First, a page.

Poliovirus Containment

Check to see if you may have poliovirus potentially infectious materials

Throughout the United States, there are facilities with poliovirus and materials potentially infectious for poliovirus (samples collected at a place and time where poliovirus was circulating). These facilities may include:

  • Academic institutions
  • Clinical and federal laboratories
  • Environmental testing laboratories
  • Biotechnology companies

Putting containment measures into effect will minimize the risk of the virus getting out into the environment and causing harm to our communities. Although the U.S. has high population immunity (high polio vaccine levels) and quality hygiene standards that significantly lower risk of infection, the possibility of reintroduction of the virus into communities exists worldwide; however, that risk can be kept low.

The U.S. National Authority for Containment of Poliovirus, located within CDC’s Center for Preparedness and Response, has three main objectives.

  1. Conduct a national survey to identify all facilities working with poliovirus and materials potentially infectious for poliovirus (known as PIM). Materials are considered potentially infectious based on where and when the samples were collected, not based on test results.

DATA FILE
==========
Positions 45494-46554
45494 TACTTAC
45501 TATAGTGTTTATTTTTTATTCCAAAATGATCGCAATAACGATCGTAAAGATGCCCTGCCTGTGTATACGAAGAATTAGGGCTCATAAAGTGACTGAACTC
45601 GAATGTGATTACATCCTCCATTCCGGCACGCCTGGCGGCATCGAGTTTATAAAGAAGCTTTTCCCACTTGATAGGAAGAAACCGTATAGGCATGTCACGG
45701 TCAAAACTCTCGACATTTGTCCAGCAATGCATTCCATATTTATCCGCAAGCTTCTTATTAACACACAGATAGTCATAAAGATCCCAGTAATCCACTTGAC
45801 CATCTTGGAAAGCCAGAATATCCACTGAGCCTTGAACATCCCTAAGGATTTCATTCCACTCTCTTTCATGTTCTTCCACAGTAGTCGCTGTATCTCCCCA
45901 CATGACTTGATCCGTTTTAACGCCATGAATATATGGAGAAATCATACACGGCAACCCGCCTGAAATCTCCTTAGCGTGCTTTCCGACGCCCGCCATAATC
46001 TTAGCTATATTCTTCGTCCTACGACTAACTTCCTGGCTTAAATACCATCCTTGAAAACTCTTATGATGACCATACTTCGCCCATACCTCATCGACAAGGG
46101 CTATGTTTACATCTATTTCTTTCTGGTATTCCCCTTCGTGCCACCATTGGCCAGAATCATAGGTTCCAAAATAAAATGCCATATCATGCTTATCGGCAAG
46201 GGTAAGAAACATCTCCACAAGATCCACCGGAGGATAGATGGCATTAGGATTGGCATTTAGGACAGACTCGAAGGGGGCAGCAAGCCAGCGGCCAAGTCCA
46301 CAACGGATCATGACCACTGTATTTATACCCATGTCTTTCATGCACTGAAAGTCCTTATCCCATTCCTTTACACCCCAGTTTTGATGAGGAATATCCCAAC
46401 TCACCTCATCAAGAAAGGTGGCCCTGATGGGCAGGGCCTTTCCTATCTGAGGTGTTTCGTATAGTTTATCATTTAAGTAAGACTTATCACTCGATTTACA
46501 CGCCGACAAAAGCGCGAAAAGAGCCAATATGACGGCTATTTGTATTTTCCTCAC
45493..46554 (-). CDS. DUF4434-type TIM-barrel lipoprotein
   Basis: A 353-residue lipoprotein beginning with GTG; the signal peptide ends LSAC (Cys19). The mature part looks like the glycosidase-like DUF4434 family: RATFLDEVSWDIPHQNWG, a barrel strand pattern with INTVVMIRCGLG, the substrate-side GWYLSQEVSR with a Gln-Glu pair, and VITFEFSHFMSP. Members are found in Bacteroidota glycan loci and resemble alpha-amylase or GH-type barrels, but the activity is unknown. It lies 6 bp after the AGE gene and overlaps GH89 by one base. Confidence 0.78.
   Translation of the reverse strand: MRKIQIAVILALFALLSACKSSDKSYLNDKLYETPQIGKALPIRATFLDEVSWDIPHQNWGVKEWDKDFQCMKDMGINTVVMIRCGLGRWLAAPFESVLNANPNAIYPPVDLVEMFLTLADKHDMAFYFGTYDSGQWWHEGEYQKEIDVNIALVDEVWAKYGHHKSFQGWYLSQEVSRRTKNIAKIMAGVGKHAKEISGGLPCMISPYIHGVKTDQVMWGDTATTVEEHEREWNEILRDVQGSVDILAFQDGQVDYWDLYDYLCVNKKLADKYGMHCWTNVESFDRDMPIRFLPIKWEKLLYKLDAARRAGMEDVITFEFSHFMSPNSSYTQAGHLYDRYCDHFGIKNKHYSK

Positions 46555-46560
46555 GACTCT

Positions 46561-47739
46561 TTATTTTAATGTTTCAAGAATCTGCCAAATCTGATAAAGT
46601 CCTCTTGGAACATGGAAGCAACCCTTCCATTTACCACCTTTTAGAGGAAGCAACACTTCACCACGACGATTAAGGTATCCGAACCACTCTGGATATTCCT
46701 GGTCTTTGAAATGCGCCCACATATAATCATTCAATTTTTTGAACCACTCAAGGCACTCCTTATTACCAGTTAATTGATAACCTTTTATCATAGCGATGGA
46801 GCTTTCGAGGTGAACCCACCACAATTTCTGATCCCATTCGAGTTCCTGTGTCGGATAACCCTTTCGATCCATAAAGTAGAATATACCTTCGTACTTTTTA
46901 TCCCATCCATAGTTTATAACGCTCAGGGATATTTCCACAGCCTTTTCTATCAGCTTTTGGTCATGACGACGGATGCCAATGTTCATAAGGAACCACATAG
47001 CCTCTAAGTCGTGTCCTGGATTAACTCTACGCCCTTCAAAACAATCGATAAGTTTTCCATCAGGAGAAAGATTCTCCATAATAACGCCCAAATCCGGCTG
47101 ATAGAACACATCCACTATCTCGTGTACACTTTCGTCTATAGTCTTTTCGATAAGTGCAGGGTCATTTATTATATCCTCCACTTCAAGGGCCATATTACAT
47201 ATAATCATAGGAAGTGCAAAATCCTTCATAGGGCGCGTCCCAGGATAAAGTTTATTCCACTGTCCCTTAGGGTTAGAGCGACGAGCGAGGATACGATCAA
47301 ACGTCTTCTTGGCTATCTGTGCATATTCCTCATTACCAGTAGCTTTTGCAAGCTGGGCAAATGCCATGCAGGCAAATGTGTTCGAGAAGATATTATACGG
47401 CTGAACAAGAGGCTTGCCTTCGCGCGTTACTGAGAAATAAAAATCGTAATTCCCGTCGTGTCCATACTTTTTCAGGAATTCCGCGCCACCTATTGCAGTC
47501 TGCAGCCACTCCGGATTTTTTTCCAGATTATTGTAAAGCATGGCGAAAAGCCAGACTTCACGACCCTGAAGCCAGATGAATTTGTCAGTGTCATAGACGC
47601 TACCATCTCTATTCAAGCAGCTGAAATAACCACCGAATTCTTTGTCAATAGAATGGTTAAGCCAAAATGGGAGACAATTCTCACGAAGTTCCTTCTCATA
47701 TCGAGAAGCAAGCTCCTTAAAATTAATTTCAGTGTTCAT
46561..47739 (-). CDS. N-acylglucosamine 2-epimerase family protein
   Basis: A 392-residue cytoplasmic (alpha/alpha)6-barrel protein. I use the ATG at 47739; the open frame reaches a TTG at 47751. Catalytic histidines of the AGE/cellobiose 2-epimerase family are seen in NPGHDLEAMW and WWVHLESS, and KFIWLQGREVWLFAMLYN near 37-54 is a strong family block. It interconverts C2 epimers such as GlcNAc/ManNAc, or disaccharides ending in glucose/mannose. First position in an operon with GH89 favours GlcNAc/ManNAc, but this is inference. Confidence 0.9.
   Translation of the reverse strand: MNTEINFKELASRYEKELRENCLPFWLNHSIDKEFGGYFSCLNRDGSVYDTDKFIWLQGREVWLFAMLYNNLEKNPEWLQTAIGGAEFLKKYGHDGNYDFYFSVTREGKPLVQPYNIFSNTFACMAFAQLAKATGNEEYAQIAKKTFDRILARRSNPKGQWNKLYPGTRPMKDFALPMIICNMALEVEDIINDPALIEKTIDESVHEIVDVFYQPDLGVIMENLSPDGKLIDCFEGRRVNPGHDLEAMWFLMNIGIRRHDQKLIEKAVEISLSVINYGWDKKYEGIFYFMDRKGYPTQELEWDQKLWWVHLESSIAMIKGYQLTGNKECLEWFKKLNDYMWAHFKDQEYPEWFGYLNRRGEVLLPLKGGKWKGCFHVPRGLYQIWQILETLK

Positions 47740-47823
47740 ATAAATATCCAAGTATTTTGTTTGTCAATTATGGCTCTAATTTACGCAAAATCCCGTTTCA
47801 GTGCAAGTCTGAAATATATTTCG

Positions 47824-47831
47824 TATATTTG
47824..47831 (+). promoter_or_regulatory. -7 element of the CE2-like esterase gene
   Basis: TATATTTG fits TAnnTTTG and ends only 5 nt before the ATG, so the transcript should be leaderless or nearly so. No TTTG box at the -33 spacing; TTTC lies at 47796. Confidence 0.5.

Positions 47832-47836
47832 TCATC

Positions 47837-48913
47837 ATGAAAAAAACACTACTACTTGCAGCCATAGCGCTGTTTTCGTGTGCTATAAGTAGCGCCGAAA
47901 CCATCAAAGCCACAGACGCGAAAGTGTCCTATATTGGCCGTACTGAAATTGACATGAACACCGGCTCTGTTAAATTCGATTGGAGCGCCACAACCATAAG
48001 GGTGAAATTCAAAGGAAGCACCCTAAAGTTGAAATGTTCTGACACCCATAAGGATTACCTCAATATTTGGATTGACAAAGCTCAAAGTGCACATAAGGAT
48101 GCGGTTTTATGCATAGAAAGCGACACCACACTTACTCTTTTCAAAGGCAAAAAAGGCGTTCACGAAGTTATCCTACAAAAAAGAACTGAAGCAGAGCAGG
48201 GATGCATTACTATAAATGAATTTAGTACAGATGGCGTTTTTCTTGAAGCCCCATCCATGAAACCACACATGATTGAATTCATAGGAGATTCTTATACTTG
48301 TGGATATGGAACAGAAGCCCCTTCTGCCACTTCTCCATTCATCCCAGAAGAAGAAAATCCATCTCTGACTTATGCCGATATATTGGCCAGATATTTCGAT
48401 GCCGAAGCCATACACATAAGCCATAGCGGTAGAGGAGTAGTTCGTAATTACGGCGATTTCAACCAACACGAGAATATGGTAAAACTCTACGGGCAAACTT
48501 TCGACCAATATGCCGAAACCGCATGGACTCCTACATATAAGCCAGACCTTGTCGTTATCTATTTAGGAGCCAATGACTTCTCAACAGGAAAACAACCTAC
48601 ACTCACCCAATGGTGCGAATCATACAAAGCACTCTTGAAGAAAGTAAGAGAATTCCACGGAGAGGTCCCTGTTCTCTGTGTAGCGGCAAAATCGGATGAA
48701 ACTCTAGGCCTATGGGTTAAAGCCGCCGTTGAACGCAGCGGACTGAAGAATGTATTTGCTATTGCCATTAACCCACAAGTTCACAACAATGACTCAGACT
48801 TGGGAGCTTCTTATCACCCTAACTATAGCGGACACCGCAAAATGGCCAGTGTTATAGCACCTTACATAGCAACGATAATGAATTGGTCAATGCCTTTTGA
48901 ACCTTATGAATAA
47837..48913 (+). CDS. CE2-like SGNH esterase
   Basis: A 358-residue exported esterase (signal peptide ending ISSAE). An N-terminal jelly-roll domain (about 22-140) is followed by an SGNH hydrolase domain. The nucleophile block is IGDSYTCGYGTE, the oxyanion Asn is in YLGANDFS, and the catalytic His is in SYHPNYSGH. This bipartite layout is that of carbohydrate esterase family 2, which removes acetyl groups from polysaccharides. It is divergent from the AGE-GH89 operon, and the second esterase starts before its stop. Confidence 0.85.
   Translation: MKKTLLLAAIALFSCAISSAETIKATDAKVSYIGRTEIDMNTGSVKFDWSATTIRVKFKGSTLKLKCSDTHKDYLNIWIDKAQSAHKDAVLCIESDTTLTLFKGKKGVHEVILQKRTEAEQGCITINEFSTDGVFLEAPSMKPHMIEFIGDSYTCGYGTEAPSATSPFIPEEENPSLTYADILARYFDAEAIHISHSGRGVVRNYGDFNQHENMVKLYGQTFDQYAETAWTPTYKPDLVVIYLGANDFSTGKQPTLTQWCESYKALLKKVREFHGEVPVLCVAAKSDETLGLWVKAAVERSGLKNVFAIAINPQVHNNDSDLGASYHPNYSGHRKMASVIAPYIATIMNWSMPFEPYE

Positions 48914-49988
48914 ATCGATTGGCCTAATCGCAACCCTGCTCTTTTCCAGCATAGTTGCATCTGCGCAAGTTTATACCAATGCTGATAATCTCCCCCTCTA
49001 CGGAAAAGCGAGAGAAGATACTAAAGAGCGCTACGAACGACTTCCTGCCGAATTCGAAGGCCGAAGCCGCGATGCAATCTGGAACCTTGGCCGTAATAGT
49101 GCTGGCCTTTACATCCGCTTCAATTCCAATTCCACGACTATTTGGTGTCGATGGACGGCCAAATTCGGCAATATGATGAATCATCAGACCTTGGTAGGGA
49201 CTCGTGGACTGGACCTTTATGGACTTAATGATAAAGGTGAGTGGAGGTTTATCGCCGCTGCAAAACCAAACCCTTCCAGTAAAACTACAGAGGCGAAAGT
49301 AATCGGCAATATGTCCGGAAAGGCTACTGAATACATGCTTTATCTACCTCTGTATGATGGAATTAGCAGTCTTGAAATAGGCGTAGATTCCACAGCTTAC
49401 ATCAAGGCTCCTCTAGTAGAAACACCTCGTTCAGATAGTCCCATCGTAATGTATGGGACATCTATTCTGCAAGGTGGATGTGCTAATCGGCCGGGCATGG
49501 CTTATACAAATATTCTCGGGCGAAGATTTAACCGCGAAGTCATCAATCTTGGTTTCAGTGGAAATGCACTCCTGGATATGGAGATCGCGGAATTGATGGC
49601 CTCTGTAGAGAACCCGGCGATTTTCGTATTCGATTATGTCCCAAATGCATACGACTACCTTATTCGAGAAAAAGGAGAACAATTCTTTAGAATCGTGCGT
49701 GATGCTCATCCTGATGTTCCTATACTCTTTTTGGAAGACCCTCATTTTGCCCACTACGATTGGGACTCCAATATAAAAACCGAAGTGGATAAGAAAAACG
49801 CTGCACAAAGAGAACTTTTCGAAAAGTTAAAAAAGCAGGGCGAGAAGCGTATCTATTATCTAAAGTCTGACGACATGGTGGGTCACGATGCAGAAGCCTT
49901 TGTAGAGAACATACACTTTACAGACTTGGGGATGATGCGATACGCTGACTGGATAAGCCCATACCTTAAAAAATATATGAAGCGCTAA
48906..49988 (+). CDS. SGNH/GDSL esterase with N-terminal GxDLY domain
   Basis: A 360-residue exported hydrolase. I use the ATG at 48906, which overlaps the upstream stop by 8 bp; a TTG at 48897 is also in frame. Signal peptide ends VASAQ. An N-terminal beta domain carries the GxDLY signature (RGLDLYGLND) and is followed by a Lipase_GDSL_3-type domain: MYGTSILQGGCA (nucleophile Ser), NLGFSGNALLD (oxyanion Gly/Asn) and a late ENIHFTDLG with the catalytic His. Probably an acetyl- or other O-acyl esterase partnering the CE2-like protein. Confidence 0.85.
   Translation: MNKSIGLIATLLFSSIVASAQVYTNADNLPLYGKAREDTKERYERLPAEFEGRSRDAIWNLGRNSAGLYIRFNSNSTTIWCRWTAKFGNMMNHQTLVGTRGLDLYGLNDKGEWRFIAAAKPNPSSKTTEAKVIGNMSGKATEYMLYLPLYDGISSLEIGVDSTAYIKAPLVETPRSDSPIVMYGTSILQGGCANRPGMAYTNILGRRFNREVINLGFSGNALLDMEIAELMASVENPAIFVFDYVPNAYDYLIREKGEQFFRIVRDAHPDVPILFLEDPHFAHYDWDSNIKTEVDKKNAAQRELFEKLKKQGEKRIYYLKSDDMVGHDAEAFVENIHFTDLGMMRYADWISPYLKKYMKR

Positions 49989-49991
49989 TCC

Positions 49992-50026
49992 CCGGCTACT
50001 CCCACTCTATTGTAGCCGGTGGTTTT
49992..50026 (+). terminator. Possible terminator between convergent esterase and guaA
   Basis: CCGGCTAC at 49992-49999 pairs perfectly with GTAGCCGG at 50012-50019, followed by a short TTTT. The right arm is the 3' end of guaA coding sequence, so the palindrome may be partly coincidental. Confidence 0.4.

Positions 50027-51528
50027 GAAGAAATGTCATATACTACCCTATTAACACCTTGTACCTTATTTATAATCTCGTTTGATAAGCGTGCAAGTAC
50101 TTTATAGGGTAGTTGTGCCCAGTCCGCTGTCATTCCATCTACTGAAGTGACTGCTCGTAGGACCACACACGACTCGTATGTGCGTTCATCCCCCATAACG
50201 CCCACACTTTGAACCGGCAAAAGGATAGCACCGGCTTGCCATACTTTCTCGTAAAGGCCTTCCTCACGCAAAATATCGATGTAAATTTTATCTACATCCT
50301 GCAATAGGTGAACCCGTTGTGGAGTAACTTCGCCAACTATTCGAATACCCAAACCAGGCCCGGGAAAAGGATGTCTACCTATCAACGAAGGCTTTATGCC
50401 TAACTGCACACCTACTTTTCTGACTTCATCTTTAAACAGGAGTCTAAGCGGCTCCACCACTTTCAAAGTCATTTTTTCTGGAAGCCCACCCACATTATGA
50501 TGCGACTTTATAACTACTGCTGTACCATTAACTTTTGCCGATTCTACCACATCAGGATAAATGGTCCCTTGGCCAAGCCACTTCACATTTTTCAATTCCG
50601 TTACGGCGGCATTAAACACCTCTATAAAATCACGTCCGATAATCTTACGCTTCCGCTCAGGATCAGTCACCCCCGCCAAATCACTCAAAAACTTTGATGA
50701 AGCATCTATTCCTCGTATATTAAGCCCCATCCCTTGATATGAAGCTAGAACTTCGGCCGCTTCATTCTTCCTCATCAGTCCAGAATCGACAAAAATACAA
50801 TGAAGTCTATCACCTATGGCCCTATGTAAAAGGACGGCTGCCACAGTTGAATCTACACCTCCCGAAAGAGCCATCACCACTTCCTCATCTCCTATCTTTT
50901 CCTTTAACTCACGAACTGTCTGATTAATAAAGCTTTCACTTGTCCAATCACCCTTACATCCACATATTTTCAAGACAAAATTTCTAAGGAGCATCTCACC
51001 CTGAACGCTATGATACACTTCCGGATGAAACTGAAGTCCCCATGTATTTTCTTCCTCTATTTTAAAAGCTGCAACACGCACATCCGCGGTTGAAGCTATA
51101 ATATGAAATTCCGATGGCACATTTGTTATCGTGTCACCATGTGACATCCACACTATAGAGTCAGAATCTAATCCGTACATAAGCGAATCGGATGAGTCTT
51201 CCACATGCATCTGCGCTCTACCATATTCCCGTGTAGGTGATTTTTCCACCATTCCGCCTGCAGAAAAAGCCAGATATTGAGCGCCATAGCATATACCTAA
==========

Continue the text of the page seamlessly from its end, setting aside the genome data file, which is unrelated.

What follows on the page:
2. Follow up with facilities that report poliovirus and PIM to make sure they know about the Global Action Plan to contain poliovirus within facilities. These facilities are encouraged to destroy unneeded materials; for any materials that are still needed, facilities need to prepare to implement containment measures for eradicated polioviruses recommended by the World Health Organization (WHO).
  3. Audits by U.S. NAC of facilities that intend to store eradicated poliovirus and to certify them as poliovirus-essential facilities (PEF).
National Inventory for Poliovirus Containment. Find out if your institution should take the NIPC today.
  • The National Inventory for Poliovirus Containment survey is designed to identify and audit facilities that possess any materials that may contain poliovirus to ensure compliance with requirements established in the WHO Global Action Plan (GAPIII).
  • Find out if your institution should take the National Inventory for Poliovirus Containment (NIPC) survey.
U.S. National Authority for Containment of Poliovirus
Boy with polio holding hands with an adult
  • Polio, or poliomyelitis, is a crippling and potentially deadly infectious disease.
  • There are two vaccines used to protect against polio disease, oral polio vaccine and inactivated poliovirus vaccine.
poliovirus
  • There are three wild types of poliovirus (WPV) – type 1, type 2, and type 3.]
  • Poliovirus containment is focused on eradicated polioviruses. WPV2 and WPV3 were declared eradicated globally in 2015 and 2019, respectively.
lab worker looking at vials
  • Laboratories and other facilities that handle or store infectious and potentially infectious poliovirus materials pose a risk for polioviruses to be re-introduced into communities after eradication.]
  • All facilities that continue to handle and store poliovirus type 2 (WPV2/VDPV2 and OPV2) and WPV3/VDPV3 will require certification as a poliovirus-essential facility (PEF).
Page last reviewed: September 28, 2021